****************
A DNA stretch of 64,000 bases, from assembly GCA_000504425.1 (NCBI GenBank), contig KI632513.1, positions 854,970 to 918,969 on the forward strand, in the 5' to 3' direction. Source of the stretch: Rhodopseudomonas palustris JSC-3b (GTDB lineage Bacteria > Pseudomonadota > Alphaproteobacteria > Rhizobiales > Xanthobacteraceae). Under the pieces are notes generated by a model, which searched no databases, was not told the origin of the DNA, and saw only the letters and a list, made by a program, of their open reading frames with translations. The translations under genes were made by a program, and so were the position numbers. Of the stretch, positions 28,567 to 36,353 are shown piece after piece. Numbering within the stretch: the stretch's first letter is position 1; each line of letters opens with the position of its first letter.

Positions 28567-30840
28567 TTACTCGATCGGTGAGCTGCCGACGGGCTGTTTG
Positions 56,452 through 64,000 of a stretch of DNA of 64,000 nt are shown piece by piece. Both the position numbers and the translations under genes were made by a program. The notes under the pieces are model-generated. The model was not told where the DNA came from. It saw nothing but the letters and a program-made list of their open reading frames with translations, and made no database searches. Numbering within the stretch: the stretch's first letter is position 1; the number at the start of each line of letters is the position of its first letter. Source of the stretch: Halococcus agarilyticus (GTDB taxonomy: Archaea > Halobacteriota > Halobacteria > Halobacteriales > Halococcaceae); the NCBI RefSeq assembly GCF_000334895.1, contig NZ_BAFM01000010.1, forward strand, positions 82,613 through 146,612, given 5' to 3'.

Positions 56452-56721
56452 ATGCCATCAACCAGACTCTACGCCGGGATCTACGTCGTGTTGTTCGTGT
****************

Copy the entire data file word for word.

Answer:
A DNA stretch of 64,000 bases, from assembly GCA_000504425.1 (NCBI GenBank), contig KI632513.1, positions 854,970 to 918,969 on the forward strand, in the 5' to 3' direction. Source of the stretch: Rhodopseudomonas palustris JSC-3b (GTDB lineage Bacteria > Pseudomonadota > Alphaproteobacteria > Rhizobiales > Xanthobacteraceae). Under the pieces are notes generated by a model, which searched no databases, was not told the origin of the DNA, and saw only the letters and a list, made by a program, of their open reading frames with translations. The translations under genes were made by a program, and so were the position numbers. Of the stretch, positions 28,567 to 36,353 are shown piece after piece. Numbering within the stretch: the stretch's first letter is position 1; each line of letters opens with the position of its first letter.

Positions 28567-30840
28567 TTACTCGATCGGTGAGCTGCCGACGGGCTGTTTG
Positions 56,452 through 64,000 of a stretch of DNA of 64,000 nt are shown piece by piece. Both the position numbers and the translations under genes were made by a program. The notes under the pieces are model-generated. The model was not told where the DNA came from. It saw nothing but the letters and a program-made list of their open reading frames with translations, and made no database searches. Numbering within the stretch: the stretch's first letter is position 1; the number at the start of each line of letters is the position of its first letter. Source of the stretch: Halococcus agarilyticus (GTDB taxonomy: Archaea > Halobacteriota > Halobacteria > Halobacteriales > Halococcaceae); the NCBI RefSeq assembly GCF_000334895.1, contig NZ_BAFM01000010.1, forward strand, positions 82,613 through 146,612, given 5' to 3'.

Positions 56452-56721
56452 ATGCCATCAACCAGACTCTACGCCGGGATCTACGTCGTGTTGTTCGTGT